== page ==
Malaysia Bagus News
Malaysia Bagus News
KOTA KINABALU: For decades, villagers at Bundu Tuhan have been keeping watch on a tract of forested highlands near Mount Kinabalu.
They have maintained the pristine jungle covering some 700ha. – about the size of Petaling Jaya – in a community conservation initiative to preserve their source of water and the “open supermarket” where they could harvest everything from kodop mushrooms to wild fruits like durians.
“Our forefathers realised that the forest is like a tataba – a magical wand – which is the source of our water supply and bountiful produce and thus something we must look after,” said village elder Johnny Ghani.
Although they began preserving the area decades ago, it was only in 2003 the villagers formalised the conservation initiative in what is known in their Kadazandusun language as bombon or tagal.
They have installed signboards at the fringes of their forest warning outsiders against any illegal activities such as trespassing with offenders liable to penalties under the community’s adat or customary laws. These include sogit or compensation involving a buffalo or a head of cattle.
Though many other kampungs in Sabah had initiated similar tagal, these usually covered only rivers to preserve waterways and the fish and other marine life in them.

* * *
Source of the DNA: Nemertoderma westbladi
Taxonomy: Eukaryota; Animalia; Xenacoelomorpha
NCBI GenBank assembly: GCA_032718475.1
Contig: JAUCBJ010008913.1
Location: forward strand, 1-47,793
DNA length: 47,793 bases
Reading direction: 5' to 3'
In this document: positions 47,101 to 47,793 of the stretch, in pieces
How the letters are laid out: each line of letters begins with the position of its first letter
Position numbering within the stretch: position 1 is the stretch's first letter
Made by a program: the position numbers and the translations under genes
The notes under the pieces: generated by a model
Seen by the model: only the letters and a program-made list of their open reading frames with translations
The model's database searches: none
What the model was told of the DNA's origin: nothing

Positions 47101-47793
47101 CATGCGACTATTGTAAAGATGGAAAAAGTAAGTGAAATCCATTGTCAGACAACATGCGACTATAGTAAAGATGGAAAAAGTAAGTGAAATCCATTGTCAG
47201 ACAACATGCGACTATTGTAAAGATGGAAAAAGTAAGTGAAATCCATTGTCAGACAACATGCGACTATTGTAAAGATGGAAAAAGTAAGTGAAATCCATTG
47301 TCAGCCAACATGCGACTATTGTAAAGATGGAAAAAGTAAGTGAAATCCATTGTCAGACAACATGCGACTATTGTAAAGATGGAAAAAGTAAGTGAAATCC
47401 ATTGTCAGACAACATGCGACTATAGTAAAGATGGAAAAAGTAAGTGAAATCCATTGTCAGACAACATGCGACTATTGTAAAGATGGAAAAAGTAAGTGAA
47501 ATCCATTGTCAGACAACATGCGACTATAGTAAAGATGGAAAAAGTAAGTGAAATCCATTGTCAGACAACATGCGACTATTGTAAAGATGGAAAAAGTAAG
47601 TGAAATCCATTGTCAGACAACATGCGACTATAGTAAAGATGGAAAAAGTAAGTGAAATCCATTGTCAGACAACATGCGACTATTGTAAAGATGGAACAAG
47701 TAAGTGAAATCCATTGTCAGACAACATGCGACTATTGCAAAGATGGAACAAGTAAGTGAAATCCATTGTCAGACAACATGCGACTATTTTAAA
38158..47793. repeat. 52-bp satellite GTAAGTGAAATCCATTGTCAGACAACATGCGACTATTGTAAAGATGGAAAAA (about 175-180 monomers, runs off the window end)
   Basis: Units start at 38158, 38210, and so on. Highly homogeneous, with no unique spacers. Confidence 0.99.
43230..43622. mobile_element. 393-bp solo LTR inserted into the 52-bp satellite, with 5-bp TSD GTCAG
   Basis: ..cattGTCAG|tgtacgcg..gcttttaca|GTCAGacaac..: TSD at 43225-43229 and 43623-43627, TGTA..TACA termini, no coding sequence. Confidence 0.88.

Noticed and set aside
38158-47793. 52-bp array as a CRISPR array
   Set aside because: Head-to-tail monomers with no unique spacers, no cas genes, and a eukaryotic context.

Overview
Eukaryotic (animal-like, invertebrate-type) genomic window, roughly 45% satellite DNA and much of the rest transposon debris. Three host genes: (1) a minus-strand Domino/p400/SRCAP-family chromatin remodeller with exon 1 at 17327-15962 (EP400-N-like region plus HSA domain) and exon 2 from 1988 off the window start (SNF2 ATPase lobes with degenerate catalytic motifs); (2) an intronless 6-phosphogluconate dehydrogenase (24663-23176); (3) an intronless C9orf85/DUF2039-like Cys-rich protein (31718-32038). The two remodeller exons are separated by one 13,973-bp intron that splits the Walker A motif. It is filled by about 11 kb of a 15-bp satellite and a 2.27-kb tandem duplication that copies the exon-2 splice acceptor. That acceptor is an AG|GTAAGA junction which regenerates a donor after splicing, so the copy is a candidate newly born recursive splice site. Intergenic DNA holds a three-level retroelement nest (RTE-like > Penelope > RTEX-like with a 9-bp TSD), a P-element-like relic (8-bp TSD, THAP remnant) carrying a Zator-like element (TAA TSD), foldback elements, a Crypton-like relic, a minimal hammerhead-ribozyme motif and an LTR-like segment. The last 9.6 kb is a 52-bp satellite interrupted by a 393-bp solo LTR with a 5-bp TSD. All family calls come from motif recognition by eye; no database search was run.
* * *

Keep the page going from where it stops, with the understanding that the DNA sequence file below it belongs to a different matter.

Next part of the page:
“I don’t know of any other kampung or village in Sabah where they have done a bombon for a jungle. I believe we are the pioneers in this,” said Johnny, who heads the Bundu Tuhan Committee of Trustees which oversees the management of the forest.
The Bundu Tuhan bombon or tagal of that pristine tract of forest has paid off – there’s a steady flow of crystal clear water through a gravity fed pipe system for the 3,000 village folk.
And wildlife abounds around the village.
“The squirrels now come and share with my grandchildren the fruits of our dwarf mata kucing (longan) tree. We occasionally get to hear the calls of the kijang (mousedeer),” said Bundu Tuhan native Sualim Gopog.
But the villagers worry whether they are on the verge of facing an end to having a say in the conservation of that forest.
Early last year, they learnt that the Sabah Forestry Department had begun steps to change the status of that tract of jungle from a community reserve to that of a forest reserve.
Village folk like Johnny are bewildered and worry about the long term future of the forest they had been conserving for generations.
Once it is gazetted as a forest reserve, there is nothing to stop state authorities from further altering the status of that forest. “Will this be a protected area, a Class 1 forest reserve in perpetuity? Once it is out of our hands, anything can happen and we can lose this precious resource,” added Johnny.
Forestry officers had told the villagers “they don’t believe that we can continue with the conservation of this forest in the long run”, Johnny said. “That does not make sense, this is the source of our water,” he added.
The villagers have raised their concerns with the state government’s Office of Natural Resources. “Our hope is that common sense will prevail,” said Johnny in noting that Kundasang state assemblyman Dr Joachim Gunsalam, a deputy chief minister, has voiced his agreement and so has the Ranau District Office.
For Bundu Tuhan villagers like Johnny and Sualim, it is out of the question to let the magic wand that is their protected forest be wrested from their hands.
There is too much at stake for them.
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